DALLAS — Overall value and favorable personal tax policies are the primary drivers behind a millennial invasion in Dallas and across the state.

In the 2019 U.S. Cities Scorecard for Millennials, more than 3,000 members of the generation across 22 major metros ranked cities across more than 40 dimensions. 

Dallas did not rank No. 1 in any of the 40 categories, but consistently ranked in the top 10. 

In a separate ranking that represented an amalgamation of all 40 categories – entitled "Overall Value (Worth Living In)" – Dallas came in third behind Houston and Atlanta, ranking at Nos. 1 and 2 respectively. To see where these major metros ranked for overall value, click here

New York took the No. 1 spot in 14 categories, while Austin and Houston took the top ranking in eight and six categories respectively.

It's Dallas' consistency, rather than any singular standout feature, that earned the metro its top billing for the survey's "Overall Value" category. 

Scenic cities often came with higher price tags, which tempered overall results for cities like Portland and Seattle. While other cities that fared well on cultural verticals did not compete as well against Texas' tax policies. 

Dallas ranked highest when it came to costs, presence of well-established companies, schools, overall family environment, fair income taxes and overall taxes, according to the scorecard.

However, millennials found Dallas to be lacking when it came to ease of meeting new people, walkability, access to nature and overall physical environment. It was also a little less than middling for overall culture and access to universities.

You can see where Dallas ranked in all categories in the list below. The top-ranked overall city was included, as well, in addition to the top-ranked Texas city, if not Dallas:

  • Costs: #3 (Houston ranks #1)
  • Benefits: #12 (Austin ranks #1)
  • Salary potential: #4 (New York ranks #1; Houston ranks #3)
  • Fulfilling jobs: #6 (New York ranks #1; Houston ranks #2)
  • Jobs in your field: #9 (New York ranks #1; Houston ranks #2)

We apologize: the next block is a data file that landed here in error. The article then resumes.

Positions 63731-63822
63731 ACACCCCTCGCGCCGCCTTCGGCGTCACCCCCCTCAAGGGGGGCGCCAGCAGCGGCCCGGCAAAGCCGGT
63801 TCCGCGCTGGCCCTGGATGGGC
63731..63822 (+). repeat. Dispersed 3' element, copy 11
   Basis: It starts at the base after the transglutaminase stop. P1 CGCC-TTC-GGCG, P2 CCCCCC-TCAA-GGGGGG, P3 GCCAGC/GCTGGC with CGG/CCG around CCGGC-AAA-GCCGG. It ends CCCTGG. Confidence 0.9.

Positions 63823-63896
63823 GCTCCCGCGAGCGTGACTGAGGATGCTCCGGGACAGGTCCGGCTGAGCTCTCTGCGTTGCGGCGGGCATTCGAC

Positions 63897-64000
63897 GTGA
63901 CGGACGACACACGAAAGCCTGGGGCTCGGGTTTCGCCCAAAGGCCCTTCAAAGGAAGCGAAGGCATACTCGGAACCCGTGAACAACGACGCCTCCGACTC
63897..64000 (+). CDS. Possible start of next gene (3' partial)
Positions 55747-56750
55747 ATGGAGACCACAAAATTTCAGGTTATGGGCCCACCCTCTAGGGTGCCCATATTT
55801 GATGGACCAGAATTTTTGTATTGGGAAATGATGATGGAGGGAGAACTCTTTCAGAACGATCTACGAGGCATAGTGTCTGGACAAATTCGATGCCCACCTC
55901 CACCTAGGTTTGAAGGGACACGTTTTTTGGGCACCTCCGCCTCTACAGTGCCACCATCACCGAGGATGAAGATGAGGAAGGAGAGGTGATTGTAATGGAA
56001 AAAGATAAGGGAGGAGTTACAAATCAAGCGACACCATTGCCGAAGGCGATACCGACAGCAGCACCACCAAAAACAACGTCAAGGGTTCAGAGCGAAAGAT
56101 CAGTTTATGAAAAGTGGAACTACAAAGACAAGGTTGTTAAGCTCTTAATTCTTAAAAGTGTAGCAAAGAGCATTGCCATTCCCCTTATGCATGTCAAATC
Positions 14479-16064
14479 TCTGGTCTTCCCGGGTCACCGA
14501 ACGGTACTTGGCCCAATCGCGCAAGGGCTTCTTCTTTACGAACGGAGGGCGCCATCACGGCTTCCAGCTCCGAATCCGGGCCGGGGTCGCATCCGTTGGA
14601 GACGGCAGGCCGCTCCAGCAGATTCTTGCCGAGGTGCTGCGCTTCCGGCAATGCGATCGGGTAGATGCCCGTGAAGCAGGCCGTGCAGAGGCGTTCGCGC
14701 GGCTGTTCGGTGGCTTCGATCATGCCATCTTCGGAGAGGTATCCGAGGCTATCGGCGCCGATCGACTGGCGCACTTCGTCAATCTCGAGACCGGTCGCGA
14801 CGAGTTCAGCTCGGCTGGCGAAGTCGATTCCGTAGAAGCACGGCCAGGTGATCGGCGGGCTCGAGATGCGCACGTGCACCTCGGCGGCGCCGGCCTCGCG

• Presence of well-established companies: #3 (New York ranks #1; Houston ranks #2)
  • Overall satisfaction with career opportunities: #6 (New York ranks #1; Houston ranks #2)
  • Easy to meet people: #17 (New York ranks #1; Austin ranks #3)
  • Friendliness of people: #6 (Austin ranks #1)
  • Finding people like you: #14 (New York ranks #1; Austin ranks #3)
  • Crowds: #15 (Miami ranks #1; Houston ranks #3)
  • Overall social environment: #14 (New York ranks #1; Houston ranks #2)
  • Diversity: #11 (New York ranks #1; Houston ranks #2)
  • Access to theaters: #10 (New York ranks #1; Austin ranks #2)
  • Universities: #15 (Boston ranks #1; Austin ranks #5)
  • Restaurants: #10 (New York ranks #1; Houston ranks #4)
  • Sports: #8 (Boston ranks No. 1)
  • Overall culture: #15 (New York ranks #1; Austin ranks #2)
  • Schools: #3 (Austin ranks #1)
  • Family friendliness: #4 (Austin ranks #1)
  • Amenities for children: #6 (Austin ranks #1)
  • Overall family environment: #3 (Austin ranks #1)
  • Parks and green spaces: #12 (Portland ranks #1; Austin ranks #3)
  • Walkability: #21 (New York ranks #1; Austin ranks #10)
  • Aesthetics of the city and cleanliness: #5 (Austin ranks #1)
  • Climate: #11 (Los Angeles ranks #1; Austin ranks #10)
  • Access to nature: #20 (Denver ranks #1; Austin ranks #6)
  • Overall physical environment: #18 (Austin ranks #1)
  • Commute times: #6 (Minneapolis ranks #1)
  • Public transport: #11 (New York ranks #1; Houston ranks #6)
  • Traffic: #5 (Minneapolis ranks #1)
  • Fair property taxes: #5 (Phoenix ranks #1; Houston ranks #3)
  • Fair income taxes: #2 (Houston ranks #1)
  • Fair sales taxes: #6 (Portland ranks #1; Houston ranks #2)
  • Other tax: #6 (Miami ranks #1; Austin ranks #2)
  • Overall taxes: #3 (Miami ranks #1; Houston ranks #2)
  • Housing costs: #5 (Houston ranks #1)
  • Cost of everyday living: #5 (Houston ranks #1)
  • Health care cost: #4 (Houston ranks #1)
  • Overall cost of living: #5 (Houston ranks #1)

The Langston Co. performed the survey in partnership with Centiment.co. The study employed Langston's PRISM methodology, which utilizes both qualitative and quantitative information to push into perceived value and behaviors beyond macroeconomic indicators.

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